Muslims remain truly excluded
New Delhi, November 17
Maintaining silence on the issue of reservations for Muslims, the Rajinder Sachar Committee today said that the community was lagging behind other religious groups in development and asked the government to frame programmes to address its educational and economic backwardness.The Sachar Committee findings are likely to trigger an involved debate in the Muslim community with reactions ranging from demand for quotas, affirmative action to sharply enhanced spending on education targeted at districts with high Muslim populations.
The quota demand is seen to be more or less inevitable though Kamal Farooqui, secretary, All India Personal Law Board, said that reservations could quickly get politicised and may face legal hurdles.
"On the basis of this report, it may be considered whether the community can be given greater access to education by spending more on schools and colleges," he said.
While Farooqui does not speak of new quotas altogether, he does suggest that a "specific" percentage be fixed in the 27% OBC quota.
While this would be with regard to OBC Muslims, he also said that the findings could be considered by the National Commission of Linguistic and Religious Minorities as to whether the community as a whole could be classified as "backward".
Jamait-Ulama-i-Hind's spokesperson Abdul Hamid Numani is clearly in favour of reservations for Muslims in jobs and educational institutions.
Terming reservations as a means to bring about "upliftment" of the minority community Numani said: "The condition of Muslims in the country is worse off than Dalits and Scheduled Tribes.
There seems to be no other
way to improve these conditions but reservations. Discrimination against
the community must also be stopped."
Mohammed Hamid Ansari, chairman of the National Commission for Minorities, is more in favour of "affirmative action" rather than just reservations.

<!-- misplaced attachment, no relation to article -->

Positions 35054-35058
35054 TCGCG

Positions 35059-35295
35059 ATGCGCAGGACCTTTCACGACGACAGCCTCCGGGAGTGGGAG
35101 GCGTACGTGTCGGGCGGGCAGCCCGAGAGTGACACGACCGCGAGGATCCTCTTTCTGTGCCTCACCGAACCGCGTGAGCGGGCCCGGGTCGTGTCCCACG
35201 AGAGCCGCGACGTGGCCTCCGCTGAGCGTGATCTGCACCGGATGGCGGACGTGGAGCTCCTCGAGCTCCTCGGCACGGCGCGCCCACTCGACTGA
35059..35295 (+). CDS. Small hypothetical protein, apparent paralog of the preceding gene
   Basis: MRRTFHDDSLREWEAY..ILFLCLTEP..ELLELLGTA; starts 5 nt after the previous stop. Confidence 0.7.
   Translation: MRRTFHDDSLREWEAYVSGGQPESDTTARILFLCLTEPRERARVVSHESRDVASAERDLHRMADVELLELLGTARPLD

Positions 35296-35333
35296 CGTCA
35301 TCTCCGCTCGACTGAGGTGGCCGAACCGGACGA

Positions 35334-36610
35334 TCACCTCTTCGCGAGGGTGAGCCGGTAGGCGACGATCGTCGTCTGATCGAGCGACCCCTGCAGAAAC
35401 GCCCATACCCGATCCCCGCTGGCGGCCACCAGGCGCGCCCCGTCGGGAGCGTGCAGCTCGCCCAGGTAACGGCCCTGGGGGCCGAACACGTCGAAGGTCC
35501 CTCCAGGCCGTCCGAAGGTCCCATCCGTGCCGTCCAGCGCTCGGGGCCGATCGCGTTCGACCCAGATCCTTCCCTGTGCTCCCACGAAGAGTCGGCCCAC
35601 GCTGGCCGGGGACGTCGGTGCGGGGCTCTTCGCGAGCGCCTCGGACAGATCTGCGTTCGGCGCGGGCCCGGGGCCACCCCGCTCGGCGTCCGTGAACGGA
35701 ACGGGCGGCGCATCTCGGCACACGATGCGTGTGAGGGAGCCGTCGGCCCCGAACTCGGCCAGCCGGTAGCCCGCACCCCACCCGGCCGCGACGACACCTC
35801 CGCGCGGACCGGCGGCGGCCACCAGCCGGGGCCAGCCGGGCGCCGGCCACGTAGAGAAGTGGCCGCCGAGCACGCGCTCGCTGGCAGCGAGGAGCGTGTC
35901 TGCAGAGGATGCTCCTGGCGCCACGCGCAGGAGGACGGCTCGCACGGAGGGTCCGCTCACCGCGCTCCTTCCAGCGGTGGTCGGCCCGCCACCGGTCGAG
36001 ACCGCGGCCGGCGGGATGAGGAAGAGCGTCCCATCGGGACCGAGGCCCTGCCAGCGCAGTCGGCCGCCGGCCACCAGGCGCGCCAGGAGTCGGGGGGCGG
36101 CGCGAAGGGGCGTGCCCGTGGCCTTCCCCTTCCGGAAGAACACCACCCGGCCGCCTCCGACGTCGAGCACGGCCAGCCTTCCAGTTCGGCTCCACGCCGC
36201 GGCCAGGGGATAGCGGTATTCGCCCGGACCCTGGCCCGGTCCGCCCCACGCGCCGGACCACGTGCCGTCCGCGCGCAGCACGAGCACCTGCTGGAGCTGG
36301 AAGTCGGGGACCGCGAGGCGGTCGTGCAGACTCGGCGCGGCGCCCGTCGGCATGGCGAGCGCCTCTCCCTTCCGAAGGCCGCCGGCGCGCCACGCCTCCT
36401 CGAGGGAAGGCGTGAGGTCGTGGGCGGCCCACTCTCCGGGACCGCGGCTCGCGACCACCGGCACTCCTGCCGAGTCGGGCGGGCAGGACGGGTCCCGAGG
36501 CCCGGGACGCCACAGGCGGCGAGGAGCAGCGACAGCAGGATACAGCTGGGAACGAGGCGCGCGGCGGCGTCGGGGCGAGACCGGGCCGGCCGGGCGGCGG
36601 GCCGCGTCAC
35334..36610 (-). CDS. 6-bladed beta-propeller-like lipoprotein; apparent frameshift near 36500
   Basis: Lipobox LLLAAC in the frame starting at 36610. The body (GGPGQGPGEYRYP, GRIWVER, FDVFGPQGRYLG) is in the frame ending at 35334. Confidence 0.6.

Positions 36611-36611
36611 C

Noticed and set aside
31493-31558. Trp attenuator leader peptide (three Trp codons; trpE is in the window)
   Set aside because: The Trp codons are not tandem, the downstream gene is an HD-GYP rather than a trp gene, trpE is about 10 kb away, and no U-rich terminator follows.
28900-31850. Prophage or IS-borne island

"I feel that there is need to look at a wider spectrum of affirmative action along with controlled reservation," he said. Ansari felt that reservations in government jobs could prove to be of limited impact.
On the Sachar Committee report, Ansari said that the report had not revealed anything new and most of these facts were known. It was, however, important to look at the report from a nation's perspective.
"Is it in the larger interest of the country that Muslims who constitute about 140 million of our population and who are identified as socially, economically and educationally backward be lagging behind," he questioned.
Farooqui made the point that the greatest emphasis, to bring about a betterment in the socio-economic conditions of Muslims, would have to be in the field of education.
"Can the government think of spending more on residential schools for Muslim students? Let Muslim institutions seek funds from abroad in a legal and transparent manner to build more colleges," he said.
He said there was a need for the Sachar report to be utilised in a "responsible" manner and avoid politicking that would raise demands that would become politically contentious. Such data is necessary for planning and implementing specific programmes to address issues relating to the socio-economic backwardness of any disadvantaged group, he said.
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